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Golf: Learn What I Remind Myself Every time I Shoot Par // Sports Blog

DRIVE: Lengthen my swing, "Try to pop it up" (but don't), and play safe when hole is tricky.

- If you don't know I have competed in the long drive, so this is my favorite part of golf. However, on the course having too much length can make the course more tricky. I sometimes have to humble up and hit an iron off a drivable par 4, this helps lower my score tremendously. Also, when tilting my back shoulder down helps me turn better, thus getting better distance while of course lengthening my backswing.

TEE SHOTS: Aim and Tempo.

- I became way better on par 3's when I started to walk behind my ball and aim it at a target 15 feet in front of my on the same line to the hole. This helped me not having to reset every time. I started trusting my swing and learned to club up and work on a more controlled swing.

APPROACH SHOTS: Work on divots in front of the ball and keeping my head down.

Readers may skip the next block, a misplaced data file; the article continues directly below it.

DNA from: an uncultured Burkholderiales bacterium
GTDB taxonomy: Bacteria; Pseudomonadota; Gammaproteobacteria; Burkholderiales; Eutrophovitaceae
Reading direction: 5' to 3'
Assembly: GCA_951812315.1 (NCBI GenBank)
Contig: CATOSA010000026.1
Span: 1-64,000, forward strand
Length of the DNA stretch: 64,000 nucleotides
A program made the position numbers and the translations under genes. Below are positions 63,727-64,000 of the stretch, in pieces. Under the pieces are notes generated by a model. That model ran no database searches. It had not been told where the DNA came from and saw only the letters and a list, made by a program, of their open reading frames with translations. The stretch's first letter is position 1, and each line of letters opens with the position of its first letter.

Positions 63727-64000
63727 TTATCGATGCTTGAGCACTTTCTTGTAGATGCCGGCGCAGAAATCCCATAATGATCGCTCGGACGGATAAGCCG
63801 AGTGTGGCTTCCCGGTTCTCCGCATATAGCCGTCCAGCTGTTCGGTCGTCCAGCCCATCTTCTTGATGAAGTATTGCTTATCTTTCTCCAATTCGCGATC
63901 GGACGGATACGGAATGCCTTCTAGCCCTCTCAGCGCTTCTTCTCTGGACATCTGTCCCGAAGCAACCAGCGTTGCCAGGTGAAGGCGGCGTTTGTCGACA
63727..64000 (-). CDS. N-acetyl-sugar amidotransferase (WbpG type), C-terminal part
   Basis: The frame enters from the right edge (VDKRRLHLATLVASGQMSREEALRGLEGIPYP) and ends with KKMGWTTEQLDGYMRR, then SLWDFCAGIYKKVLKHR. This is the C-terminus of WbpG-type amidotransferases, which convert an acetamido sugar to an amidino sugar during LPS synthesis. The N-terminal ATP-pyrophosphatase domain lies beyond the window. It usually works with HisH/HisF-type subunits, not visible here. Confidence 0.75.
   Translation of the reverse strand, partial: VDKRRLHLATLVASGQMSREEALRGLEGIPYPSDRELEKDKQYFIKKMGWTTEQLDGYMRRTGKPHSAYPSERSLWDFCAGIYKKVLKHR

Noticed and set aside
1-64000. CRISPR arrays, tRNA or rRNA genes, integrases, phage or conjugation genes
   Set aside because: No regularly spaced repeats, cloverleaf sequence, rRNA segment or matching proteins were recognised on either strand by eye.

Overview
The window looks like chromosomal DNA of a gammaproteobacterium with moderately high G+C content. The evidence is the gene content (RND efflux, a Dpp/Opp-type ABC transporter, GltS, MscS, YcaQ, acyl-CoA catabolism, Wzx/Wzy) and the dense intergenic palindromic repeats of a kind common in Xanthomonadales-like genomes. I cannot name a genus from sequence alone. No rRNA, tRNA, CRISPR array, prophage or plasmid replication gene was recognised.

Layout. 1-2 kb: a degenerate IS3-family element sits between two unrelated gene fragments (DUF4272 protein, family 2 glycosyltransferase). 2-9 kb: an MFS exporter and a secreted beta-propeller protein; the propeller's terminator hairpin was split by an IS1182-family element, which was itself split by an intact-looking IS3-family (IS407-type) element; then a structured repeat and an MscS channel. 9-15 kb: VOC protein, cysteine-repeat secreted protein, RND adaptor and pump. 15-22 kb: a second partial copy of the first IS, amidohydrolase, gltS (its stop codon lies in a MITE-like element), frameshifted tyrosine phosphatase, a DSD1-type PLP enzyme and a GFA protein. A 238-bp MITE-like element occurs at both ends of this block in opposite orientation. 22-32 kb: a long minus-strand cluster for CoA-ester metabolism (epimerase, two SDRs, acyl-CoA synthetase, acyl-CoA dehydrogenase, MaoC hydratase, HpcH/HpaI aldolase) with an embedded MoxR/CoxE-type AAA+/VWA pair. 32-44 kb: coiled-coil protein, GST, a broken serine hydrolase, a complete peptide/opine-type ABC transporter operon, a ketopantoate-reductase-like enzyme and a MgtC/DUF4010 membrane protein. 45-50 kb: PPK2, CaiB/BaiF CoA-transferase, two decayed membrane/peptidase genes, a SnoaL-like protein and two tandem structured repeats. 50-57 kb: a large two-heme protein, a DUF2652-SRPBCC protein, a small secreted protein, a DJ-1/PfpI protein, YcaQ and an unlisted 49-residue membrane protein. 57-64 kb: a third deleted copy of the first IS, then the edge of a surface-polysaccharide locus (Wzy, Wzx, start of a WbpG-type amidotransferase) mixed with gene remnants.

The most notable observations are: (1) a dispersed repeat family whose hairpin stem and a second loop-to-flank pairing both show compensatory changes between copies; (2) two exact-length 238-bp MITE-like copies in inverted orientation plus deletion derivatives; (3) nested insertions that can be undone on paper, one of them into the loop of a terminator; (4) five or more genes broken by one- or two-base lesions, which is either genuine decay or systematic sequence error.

- When I started hitting the ball first beside the ground, I noticed more spin and way more consistency. Just focusing on where my divot was after I swung opposed to where my ball went helped keep my head down as well.

WEDGE SHOTS: Confidence and loft.

- Around the green is what makes my score lower, everything else is pretty solid. The wedge is so hard for me because there is zero room for error. I have a really hard time slowing down my swing that much, adjusting my loft, and having confidence 100% of the time. Remembering to always know the difference between lofting my club to flop or chip to run the ball is huge. Also, practicing my tempo before my swing and doing the same while actually swinging is huge. Never second guessing it.

PUTTING: Standing over the ball and Read

- Since I'm not tour, I'm always looking to two put if I get on "green in regulation", meaning if I'm putting for birdie. I'm always okay with tap in par (and so is everyone else), but I have noticed if I always try to sink in my 20 yard puts, I end up misreading it and blowing it past the hole or leaving it way short. I also noticed I have way more fluid consistency when I stand over my putt and put zero muscle into it.

ON THE RANGE: Practice hole scenarios before your round to get adjusted.

- I usually show up 5 minutes before tee-time, but when I give myself time (I usually shoot a lot better) and also I play Par 5 hole scenarios. I hit driver, 5 iron, P Wedge, 60 degree flop and chip. This helps me become confident and I don't stop until I do feel it. Once again, I have a life outside of golf so sometimes I have to not warm up, but I always try to take this serious.

Hope this helps, as it helps me.



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